Fifty-two ash trays—all very simple because Hergesheimer warned us against pretentiousness in furnishing a house without money. A set of cocktail glasses with the roosters now washed off the sides. Carl Van Vechten brought us a shaker to go with them but nobody had opened the letter announcing his arrival—nobody knew where the mail was kept, there were so many rooms, twenty or twenty-one. Two curious vases we won in the amusement park. The fortune teller came back with us and drank too much and repeated a stanza of Vachel Lindsay to exorcise the mansion ghost. China, China, China, set of four, set of five, set of nine, set of thirteen. Any bids? Thank God! The kitchen, Essie.
Lot 5. Plaid Shawl donated by Carmel Myers. Slightly fatigued after long use as a table cover and packing wrapper for china pigs and dogs which held pennies turned out of the pockets of last year’s coats. Once a beautiful Viennese affair, with memories of Carmel in Rome filming Ben Hur in bigger and grander papier-mache arenas than the real ones. One gong. No memory of what it was for or why we had bought it. Stick missing. Looks, however, like a Chinese pagoda and gives an impression of wide travel. Bits of brass: wobbly colonial candle-sticks with stems encircling little bells which ring when walked with a la Beatrix Esmond or Lady Macbeth. Two phallic symbols bought from an archeologist. One German helmet found in the trenches of Verdun. One chess set. We played it every evening before we began to quarrel about our respective mental capacities. Two china priests from Vevey. The figures are strung on springs and wag their heads lasciviously over bottles of wine and hampers of food. A whole lot of broken glass and china good for the tops of walls. All right, Essie. Go on—there’s plenty of space up there, if you know how to use it.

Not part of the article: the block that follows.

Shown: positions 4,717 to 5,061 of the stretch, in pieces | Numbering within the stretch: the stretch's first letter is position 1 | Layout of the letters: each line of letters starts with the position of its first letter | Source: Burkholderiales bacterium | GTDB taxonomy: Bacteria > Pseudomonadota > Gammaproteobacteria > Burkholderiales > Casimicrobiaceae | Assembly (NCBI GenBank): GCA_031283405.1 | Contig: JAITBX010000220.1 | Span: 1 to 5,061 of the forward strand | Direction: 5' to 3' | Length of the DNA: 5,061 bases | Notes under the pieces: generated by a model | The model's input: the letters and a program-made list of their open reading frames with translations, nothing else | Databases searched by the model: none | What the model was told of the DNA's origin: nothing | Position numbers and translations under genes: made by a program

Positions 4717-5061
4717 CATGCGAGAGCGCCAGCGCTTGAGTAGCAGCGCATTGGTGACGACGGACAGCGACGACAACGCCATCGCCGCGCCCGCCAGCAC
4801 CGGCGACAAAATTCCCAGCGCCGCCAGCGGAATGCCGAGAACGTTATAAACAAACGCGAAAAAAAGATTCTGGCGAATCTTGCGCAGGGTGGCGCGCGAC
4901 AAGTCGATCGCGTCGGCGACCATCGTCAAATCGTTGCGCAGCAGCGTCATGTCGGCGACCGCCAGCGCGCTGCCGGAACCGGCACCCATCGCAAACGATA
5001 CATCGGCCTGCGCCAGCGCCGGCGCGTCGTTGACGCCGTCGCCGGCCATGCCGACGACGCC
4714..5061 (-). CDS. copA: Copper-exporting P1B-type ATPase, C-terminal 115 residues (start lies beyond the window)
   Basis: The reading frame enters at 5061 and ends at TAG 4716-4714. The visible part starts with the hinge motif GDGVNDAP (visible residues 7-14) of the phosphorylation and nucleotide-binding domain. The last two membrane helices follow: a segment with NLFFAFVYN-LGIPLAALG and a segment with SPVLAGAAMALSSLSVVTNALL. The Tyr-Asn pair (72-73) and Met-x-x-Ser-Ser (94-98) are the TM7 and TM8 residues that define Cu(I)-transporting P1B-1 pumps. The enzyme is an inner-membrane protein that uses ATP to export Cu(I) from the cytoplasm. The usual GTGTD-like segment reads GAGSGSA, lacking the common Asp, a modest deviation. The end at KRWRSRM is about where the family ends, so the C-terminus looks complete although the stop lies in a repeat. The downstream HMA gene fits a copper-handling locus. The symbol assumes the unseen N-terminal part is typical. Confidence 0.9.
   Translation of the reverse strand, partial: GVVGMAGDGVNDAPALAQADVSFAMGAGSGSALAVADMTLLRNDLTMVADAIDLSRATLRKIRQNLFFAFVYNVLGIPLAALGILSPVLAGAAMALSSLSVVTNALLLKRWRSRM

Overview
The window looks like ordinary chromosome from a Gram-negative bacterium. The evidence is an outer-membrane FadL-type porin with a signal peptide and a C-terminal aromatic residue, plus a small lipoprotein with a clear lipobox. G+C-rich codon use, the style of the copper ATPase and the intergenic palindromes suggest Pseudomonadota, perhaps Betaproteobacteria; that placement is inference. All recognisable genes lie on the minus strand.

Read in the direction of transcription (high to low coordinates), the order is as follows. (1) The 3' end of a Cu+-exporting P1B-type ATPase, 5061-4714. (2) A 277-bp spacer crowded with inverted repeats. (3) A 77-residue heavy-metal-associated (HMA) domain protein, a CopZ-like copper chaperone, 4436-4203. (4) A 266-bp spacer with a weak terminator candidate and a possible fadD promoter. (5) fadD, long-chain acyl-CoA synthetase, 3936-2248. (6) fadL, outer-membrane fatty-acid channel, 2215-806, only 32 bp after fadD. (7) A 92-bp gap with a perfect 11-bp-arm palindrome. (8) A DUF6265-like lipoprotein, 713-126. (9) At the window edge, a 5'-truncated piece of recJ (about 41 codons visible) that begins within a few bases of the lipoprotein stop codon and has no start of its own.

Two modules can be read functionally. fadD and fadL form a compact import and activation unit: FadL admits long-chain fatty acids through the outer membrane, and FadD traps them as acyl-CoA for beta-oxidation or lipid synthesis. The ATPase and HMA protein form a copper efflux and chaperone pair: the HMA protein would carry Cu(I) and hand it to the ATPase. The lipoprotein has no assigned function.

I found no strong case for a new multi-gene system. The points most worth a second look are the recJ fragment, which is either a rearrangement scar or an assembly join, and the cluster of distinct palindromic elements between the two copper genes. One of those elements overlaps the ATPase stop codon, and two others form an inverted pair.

Lot 6. Contents of an old army trunk. Nobody has ever explained where moth-balls go; moths thrive best on irreplaceable things such as old army uniforms. Then there was a pair of white flannels bought with the first money ever earned by writing—thirty dollars from Mencken’s and Nathan’s old Smart Set. The moths had also dined upon a blue feather fan paid for out of a first Saturday Evening Post story; it was an engagement present—that together with a southern girl’s first corsage of orchids. The remains of the fan are not for sale. All right, Essie.